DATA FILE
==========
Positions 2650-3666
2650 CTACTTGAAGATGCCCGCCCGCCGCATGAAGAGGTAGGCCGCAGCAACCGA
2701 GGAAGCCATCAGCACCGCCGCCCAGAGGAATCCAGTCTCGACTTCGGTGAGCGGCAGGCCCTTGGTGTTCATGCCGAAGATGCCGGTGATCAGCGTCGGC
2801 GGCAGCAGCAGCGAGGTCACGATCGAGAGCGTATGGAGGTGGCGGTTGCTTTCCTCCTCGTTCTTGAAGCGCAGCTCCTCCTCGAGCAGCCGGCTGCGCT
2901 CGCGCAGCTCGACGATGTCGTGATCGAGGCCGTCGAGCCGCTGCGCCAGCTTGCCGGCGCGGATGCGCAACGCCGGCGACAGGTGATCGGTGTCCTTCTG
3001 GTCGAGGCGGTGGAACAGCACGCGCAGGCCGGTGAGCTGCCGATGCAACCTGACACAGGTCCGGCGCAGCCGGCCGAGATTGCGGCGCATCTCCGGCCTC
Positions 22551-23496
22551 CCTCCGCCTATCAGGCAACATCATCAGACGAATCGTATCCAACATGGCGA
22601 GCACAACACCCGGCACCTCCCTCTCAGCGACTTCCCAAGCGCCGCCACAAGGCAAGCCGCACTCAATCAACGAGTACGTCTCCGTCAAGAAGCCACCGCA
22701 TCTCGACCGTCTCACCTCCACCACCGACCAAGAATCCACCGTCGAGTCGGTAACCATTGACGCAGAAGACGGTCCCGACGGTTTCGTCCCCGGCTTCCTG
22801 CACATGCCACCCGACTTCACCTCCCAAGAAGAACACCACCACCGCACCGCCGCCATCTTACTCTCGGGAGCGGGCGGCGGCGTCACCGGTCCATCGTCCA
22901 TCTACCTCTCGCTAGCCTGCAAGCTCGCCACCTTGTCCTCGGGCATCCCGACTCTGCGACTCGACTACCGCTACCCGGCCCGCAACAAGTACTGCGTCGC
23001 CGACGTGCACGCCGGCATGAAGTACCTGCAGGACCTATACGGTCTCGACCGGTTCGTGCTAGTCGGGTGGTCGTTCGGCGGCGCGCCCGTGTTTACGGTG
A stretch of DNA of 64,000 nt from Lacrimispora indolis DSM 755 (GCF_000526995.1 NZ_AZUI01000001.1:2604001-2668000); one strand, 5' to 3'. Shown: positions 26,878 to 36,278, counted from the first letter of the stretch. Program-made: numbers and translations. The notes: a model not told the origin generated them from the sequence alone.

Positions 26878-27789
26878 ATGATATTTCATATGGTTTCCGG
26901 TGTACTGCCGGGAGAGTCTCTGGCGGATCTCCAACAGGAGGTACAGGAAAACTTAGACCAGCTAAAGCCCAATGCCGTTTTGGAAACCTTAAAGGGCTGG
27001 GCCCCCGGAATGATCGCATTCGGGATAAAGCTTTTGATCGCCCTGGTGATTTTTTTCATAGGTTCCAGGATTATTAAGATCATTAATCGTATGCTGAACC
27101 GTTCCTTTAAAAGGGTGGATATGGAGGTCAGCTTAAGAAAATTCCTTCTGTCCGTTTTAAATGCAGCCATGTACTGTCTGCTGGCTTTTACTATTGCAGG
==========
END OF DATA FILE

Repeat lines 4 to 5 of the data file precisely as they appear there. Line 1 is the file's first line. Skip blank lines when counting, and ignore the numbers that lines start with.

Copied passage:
2801 GGCAGCAGCAGCGAGGTCACGATCGAGAGCGTATGGAGGTGGCGGTTGCTTTCCTCCTCGTTCTTGAAGCGCAGCTCCTCCTCGAGCAGCCGGCTGCGCT
2901 CGCGCAGCTCGACGATGTCGTGATCGAGGCCGTCGAGCCGCTGCGCCAGCTTGCCGGCGCGGATGCGCAACGCCGGCGACAGGTGATCGGTGTCCTTCTG